• Angie Leamon

Using Lean Methodologies When Implementing Your Infectious Disease Plan

Angela Leamon is the Director of Operational Excellence and is a manufacturing leadership professional with over 24 years of manufacturing experience, driving continuous improvement opportunities by reducing process variability and cycle time through Six Sigma and Lean methodologies. She is an ASQ certified Black Belt.


5S Practices for your Business to Fight the Coronavirus


Sorry boss, I couldn’t find my PPE.


I’m hearing the collective groan of managers everywhere. During my twenty plus year career as a manager, there was one issue that was often the most heated topic of conversation and the one that got the most airplay. The issue was regarding employees wearing their required personal protective equipment, or PPE. I’ve learned some valuable lessons on how leaders can help their employees follow the guidelines. This issue can be improved by focusing on three important concepts.

The first concept; being a leader is more than having the title, it is being the example. Even when it is inconvenient. Early in my career as a production manager at Maytag, the PPE guidelines depended on what type of material the employee was handling. The requirements ranged from no PPE required to what we termed full PPE. The full PPE included gloves, wrist bands and armguards. My director gave his staff our guidelines; if we touched a part, any part, we were required to wear the full PPE. I had employees laugh at me when I put on the full PPE to pick up a plastic knob. They often said, “No one will know if you don’t put on PPE” or “That’s stupid, why would you put all that on just to touch a piece of plastic?” My response always and consistently was, that the guidelines for my role was to wear the full PPE. If I couldn’t follow my guidelines, then how could I ask my employees to follow theirs? Once the employees saw the consistent behavior of following the guidelines, no matter how inconvenient or time consuming, the expectation was set. Be the example. Every day.

The second concept is to empower your employees to hold each other accountable. If compliance only occurs in front of managers or the Safety and Health leader, then compliance is really not there. All employees, regardless of title, should be encouraged to remind each other to follow the safety guidelines. PPE is a great place to start to build this culture. In the end, you will have a team that holds each other accountable to follow the safety guidelines. Now, I know this is easy to say, and achieving it is harder. You can start by teaching your employees how to address individuals who are not following the guidelines. Give them the words to say, “Hey, I don’t want you to get sick or hurt, please properly wear your PPE” or “I’ll wait for you to get your PPE on before we get started”. It’s all about the culture when the boss is not looking.

The third concept is to make supplies visible and accessible. Logically, your employees will not wear PPE if they cannot find it. With the new and sometimes changing PPE requirements of the pandemic, it can be confusing. The 5S principles you learned from Lean Manufacturing can make a difference as you set up PPE supply stations.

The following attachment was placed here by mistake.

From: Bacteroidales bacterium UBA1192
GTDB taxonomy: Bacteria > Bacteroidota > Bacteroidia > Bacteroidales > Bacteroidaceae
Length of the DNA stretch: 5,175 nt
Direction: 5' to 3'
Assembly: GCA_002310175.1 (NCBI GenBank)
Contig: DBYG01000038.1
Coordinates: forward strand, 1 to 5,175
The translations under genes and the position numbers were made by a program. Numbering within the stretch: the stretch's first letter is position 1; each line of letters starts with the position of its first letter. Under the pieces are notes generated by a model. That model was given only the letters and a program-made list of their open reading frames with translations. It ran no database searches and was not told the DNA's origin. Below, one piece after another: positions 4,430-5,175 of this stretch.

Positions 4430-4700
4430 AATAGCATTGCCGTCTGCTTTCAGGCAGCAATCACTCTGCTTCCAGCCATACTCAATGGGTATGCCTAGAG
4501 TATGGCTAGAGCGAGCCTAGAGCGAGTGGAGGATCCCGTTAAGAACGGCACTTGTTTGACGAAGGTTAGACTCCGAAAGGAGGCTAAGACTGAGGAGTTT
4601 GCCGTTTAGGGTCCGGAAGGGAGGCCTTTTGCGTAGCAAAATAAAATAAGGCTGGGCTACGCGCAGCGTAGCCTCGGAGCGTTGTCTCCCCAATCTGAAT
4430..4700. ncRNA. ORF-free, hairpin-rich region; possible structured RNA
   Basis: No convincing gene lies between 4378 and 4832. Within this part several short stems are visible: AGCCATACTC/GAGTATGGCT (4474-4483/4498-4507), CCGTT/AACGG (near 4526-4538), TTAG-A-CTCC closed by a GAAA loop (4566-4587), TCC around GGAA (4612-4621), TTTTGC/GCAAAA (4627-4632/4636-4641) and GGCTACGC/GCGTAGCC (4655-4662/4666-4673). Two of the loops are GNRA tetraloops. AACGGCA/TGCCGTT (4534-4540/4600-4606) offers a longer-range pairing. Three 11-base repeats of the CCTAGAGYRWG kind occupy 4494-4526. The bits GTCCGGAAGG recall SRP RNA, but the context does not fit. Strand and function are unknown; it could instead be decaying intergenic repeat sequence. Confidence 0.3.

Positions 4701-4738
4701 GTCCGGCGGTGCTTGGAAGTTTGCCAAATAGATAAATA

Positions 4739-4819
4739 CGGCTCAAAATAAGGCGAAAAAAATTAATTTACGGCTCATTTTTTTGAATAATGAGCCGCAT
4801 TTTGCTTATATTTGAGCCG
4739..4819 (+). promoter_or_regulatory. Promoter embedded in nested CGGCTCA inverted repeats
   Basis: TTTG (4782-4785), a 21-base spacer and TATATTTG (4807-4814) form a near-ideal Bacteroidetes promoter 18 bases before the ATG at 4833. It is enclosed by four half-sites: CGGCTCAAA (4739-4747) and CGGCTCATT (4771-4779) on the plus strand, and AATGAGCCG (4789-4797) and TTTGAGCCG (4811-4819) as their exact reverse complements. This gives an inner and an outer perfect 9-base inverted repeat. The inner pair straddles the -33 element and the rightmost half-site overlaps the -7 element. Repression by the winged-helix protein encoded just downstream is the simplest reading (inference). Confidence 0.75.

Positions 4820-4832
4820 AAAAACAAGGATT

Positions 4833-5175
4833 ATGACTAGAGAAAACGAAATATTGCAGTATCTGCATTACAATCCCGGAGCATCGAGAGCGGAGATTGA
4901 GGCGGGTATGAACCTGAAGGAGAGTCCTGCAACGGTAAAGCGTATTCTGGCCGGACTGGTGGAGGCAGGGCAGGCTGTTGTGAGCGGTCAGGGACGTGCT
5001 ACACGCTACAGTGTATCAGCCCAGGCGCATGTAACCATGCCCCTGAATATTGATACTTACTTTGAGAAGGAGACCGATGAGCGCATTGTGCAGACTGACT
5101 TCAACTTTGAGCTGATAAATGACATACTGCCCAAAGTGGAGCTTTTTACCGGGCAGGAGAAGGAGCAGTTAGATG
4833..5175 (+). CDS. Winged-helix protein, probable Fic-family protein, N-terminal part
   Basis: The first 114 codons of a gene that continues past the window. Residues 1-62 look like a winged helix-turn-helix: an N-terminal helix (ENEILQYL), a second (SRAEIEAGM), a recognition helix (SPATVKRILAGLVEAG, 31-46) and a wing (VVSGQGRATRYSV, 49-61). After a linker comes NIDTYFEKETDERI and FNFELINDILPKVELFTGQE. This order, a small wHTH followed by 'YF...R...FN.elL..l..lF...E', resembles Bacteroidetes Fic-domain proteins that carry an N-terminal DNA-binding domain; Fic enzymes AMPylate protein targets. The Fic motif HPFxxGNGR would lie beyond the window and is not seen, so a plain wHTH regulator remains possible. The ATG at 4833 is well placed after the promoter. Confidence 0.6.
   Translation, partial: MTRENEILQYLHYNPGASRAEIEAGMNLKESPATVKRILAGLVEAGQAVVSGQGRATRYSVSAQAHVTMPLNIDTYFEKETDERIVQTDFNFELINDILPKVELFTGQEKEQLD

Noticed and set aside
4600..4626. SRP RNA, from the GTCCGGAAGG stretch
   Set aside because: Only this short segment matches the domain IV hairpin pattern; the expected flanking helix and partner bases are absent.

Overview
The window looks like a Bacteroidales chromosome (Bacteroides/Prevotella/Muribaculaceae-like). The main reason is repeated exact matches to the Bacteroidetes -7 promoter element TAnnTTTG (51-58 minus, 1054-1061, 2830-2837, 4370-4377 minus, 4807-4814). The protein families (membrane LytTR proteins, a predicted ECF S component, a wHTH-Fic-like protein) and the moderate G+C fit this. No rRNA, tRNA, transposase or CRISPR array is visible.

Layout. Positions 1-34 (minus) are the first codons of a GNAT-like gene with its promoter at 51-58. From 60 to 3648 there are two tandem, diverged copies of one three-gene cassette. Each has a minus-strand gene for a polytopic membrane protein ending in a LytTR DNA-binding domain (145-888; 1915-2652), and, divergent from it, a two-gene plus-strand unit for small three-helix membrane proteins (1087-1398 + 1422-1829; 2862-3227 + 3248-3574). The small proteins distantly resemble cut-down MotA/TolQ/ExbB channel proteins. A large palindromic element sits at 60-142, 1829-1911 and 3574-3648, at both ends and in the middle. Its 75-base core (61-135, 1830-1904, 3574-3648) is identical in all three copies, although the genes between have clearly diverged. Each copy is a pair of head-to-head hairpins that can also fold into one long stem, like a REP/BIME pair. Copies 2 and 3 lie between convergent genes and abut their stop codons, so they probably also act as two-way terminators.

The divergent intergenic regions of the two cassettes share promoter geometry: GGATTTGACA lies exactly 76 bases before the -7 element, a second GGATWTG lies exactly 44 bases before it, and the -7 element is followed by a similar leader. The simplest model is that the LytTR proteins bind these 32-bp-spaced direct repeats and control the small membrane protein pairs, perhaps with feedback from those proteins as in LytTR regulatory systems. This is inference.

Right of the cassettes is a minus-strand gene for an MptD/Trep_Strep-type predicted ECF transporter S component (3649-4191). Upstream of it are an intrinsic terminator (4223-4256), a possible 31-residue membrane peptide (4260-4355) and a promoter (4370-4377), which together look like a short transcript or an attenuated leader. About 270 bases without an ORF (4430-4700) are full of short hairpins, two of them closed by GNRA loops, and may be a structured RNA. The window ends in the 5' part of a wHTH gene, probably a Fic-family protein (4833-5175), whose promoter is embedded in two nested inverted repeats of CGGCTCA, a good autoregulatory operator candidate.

Sort: Reduce time an employee looks for the supplies.

House only the required PPE at the station and remove unnecessary items. Utilize signage to communicate the requirements with easy to follow instructions and visuals. When deciding on placement in the facility, look through the eyes of the employee on the logical locations.

Set: Make the workflow smooth and easy for the employee.

Arrange workstations in a way that supplies are easy to find, and missing items are easy to spot. Each item should be labeled and arranged in order according to the required PPE donning process. Don’t forget about used PPE disposal containers for the doffing process.

Shine: The supply station should not only be clean and orderly, but it also should enable detection of abnormalities.

Clean and inspect the stations on a daily basis. Assign responsibility for both tasks and immediately deal with any issues detected.

Standardize: Ensure the first three ‘S’ practices are performed in the same way every time.

Establish procedures, schedules and audits that include all the PPE stations in the facility. Utilize visual controls and examples of the ideal setup to ensure consistency. Review the 5S audits regularly and assign responsibilities for any correction of non-conformances.

Sustain: Ensure the 5S program is maintained.

Show the importance of the 5S program by discussing and reviewing the audits on a set cadence. Employee feedback and involvement is required. All employees, at all levels, have to be accountable for complying. Every day.

Combining these concepts can help leaders in all industries ensure employees are following the PPE guidelines and are some of the first steps in creating a safe and healthy workplace. A leader should always be the example in complying with guidelines, rules or requirements. Empowered employees build the culture that holds each other accountable. 5S is a tool that leaders can use to help enable their employees in their compliance.

Are you needing to stock your PPE stations? Peak Performance has partnered with non-traditional, international suppliers and have secured large quantities of inventory and are excited to provide our PPE Shop to help meet your PPE needs. This provides an avenue for individual businesses to purchase in quantities more suited to their requirements. We are only posting inventory that is on-hand, so if you are looking for an item and it shows out of stock, please be sure to check back later.

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